The Sketchbook Project https://www.brooklynartlibrary.com/sketchbookproject

Busy Being Still

I’m packing the last of my northern studio, readying to move south for the last time.  I am about to have a single creation space, something I have not experienced for fifteen years.

The joy is bubbling in me.  I want this.  But I have a question for myself.  Will I be able to sit still in one place?

I was a child who exploded with energy, curiosity, mess, and noise.  I have a million memories of being told to sit still, stop wiggling, stop making so much noise, be quiet, clean up the mess, put that away, don’t touch that.  And on and on.  I am not surprised my Mom, like me, napped every afternoon.  I wore both of us out.

Eventually, I learned to become someone who appears quiet and peaceful.  The word ‘appears’ is a clue.

I’m not actually sitting still.

Under the surface, my mind and heart are constantly, busily, happily engrossed creating the next drawing and the next piece of writing. Inspiring myself with other artists’ work, and how exactly did they create that colour and that effect. Being curious about the book I’m reading, and how did the writer get me to assume this and feel that. Can I do these things, too?  Wondering, experimenting, learning.  I love this activity.  I am alive here.  This is my me-ist me.

Here’s the paradox.

Under the energy, mess, and noise, my heart and mind are in stillness.

My creativity is rooted in stillness, the deepest internal pool of quiet.  Infinity is here.  Forever is here.  All possibility lives here.  My ideas rise from this place, rise from peace to become energy and activity.

It fascinates me that my creativity requires these seeming opposites.

One of my art professors regularly talked of getting to know and use paradox and the awkward in the work.  I know he didn’t mean the kind of paradox I experience every day, but his words stick in my memory, a reminder to be comfortable with all that surfaces when I draw and write.

Embrace it all, the mess and noise, the stillness and quiet.  Opposites creating wholeness.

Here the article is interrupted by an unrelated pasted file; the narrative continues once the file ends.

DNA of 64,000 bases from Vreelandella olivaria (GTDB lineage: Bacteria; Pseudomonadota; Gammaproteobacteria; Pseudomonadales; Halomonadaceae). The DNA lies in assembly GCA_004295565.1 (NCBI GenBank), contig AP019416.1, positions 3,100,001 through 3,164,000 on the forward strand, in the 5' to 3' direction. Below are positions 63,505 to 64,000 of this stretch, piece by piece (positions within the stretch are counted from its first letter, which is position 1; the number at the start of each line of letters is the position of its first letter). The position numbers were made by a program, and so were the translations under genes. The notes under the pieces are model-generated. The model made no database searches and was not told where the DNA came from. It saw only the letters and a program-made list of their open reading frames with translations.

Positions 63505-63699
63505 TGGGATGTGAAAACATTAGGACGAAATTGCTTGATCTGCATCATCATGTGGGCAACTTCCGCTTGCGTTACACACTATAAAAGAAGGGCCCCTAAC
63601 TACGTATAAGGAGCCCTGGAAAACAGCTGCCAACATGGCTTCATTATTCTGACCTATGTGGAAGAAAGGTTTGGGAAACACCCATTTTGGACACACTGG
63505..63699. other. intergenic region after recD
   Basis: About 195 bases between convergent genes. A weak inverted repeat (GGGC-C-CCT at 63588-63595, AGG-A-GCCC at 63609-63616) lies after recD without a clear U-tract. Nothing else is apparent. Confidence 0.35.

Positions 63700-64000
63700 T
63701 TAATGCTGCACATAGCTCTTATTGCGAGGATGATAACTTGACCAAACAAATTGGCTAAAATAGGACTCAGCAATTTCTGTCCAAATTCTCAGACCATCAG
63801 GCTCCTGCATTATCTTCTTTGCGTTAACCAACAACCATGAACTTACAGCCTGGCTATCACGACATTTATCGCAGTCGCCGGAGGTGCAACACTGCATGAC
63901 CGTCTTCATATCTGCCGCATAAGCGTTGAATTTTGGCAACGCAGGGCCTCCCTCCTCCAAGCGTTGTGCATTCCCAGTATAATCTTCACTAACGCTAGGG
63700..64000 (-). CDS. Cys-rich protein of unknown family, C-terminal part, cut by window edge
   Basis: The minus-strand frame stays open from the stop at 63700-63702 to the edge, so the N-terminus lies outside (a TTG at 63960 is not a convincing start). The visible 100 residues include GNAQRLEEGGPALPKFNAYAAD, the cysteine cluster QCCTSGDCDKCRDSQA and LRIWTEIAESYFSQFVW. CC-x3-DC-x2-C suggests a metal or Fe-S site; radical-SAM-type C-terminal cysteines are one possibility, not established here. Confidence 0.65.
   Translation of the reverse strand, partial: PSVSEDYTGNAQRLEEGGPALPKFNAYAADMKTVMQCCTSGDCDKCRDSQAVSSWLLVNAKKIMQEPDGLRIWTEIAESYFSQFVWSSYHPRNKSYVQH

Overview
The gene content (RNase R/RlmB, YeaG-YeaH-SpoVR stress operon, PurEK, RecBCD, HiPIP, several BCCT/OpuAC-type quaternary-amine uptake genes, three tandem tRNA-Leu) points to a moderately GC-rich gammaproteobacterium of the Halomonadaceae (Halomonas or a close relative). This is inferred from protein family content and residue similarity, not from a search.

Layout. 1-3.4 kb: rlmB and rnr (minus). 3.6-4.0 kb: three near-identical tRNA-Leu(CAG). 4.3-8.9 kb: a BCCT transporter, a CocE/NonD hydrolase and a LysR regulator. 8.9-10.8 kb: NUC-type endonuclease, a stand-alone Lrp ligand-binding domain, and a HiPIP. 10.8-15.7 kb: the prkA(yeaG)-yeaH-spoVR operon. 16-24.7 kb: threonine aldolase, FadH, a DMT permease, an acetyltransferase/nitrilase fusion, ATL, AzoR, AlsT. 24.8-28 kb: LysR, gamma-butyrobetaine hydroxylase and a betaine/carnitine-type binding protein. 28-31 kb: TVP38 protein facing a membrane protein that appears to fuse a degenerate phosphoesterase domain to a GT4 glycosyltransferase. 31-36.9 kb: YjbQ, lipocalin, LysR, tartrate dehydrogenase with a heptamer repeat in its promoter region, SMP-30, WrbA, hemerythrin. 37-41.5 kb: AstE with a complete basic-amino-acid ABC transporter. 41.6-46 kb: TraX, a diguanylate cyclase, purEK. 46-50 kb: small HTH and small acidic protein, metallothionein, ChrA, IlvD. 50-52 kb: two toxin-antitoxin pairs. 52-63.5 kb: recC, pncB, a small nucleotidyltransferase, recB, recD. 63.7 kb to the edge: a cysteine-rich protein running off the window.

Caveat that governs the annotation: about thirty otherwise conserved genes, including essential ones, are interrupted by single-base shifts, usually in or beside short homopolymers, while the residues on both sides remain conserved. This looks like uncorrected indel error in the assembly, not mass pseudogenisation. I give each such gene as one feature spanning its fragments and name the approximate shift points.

Being told to be still wasn’t wrong after all.

And maybe a single welcoming, perfect, light-filled studio is exactly what I need. 

How Far Can I See?

I had a favourite climbing tree when I was growing up.  It was a West Coast hemlock, three times the height of our house and brilliant with branches perfectly spaced for my reach.  I stretched for the first branch at the base, but from there up it was a ladder, easy and welcoming.

How high can I climb?  How far can I see?

I didn’t ask myself these questions, but I could feel them in my body.  The feeling pushed me, made reaching for each next branch as natural as walking.

There was a natural stopping point, too, about three-quarters up, a set of branches grown for sitting.  Here, this exact spot, I’d have nested if I’d been a bird.  Lived my life in the sky.

Here I always sat and hugged my tree with one arm. I rubbed the flat needles between my fingers and smelled their green perfume. I felt the wind push us gently back and forth, and I watched the clouds.

My climbing tree was a different world, and here I was a different person.  The worries and anxieties (there were many) that nailed me to the earth vanished.  I looked out and saw all the world.  I saw possibilities.  From my nest in the tree I saw myself in forever, and I knew who I was.

No one except my tree and the wind knew I was there.  No one saw me when I left the earth.  I made sure of it.  And no one saw me return.

Freedom was my secret.

My climbing tree has come back to me as I work on my book.  The feeling of the questions that loosed me and pushed me into a forever world has returned.

I look at what I have created so far, and I feel the push. I feel the reach, as natural as walking, for the next branch.

How high can I climb?  How far can I see?

Possibilities.

This feeling is joy.  The memory of my climbing tree pulls up the nails that hold me to the ground.  Nails etched with ‘too hard’, ‘be afraid’, and ‘wrong’ are no more than thin smoke as my feet leave the earth.

I see the whole of my book from up here.  I know this view and I know myself, here, in my climbing tree.

I’ve made a note, to post above my studio table where I write.

All the note says is ‘my climbing tree’.  Enough to remind me.  Close my eyes, become still, feel my hands and feet on the branches, smell the green needles, feel the wind rock me, know who I am and the world I see.  Now open my eyes and write from here.

Writing From The Body

End of January and the sky is grey outside the studio windows.  We’ve had freezing rain on and off this morning.  Step outside and you take your life in your hands.  Ice is everywhere.

I’ll stay inside in my studio, thank you very much, where it is warm and bright and the footing is sure.  The music is on, Joe Hisaishi’s Freedom Piano Stories 4.  My three strings of Christmas lights, hung around the walls, are on as well.  They are my year-round joy, especially when days are grey and the light from the windows is dim like today.

My senses are wide awake this morning, and I am understanding how different my words are when I write from my body.